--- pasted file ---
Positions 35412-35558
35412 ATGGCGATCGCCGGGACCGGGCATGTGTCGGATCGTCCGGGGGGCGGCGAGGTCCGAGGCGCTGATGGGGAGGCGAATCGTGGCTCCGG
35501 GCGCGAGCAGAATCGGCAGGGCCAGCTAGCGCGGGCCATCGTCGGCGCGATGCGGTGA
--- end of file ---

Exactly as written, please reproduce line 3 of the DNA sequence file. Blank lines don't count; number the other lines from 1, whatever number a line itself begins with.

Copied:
35501 GCGCGAGCAGAATCGGCAGGGCCAGCTAGCGCGGGCCATCGTCGGCGCGATGCGGTGA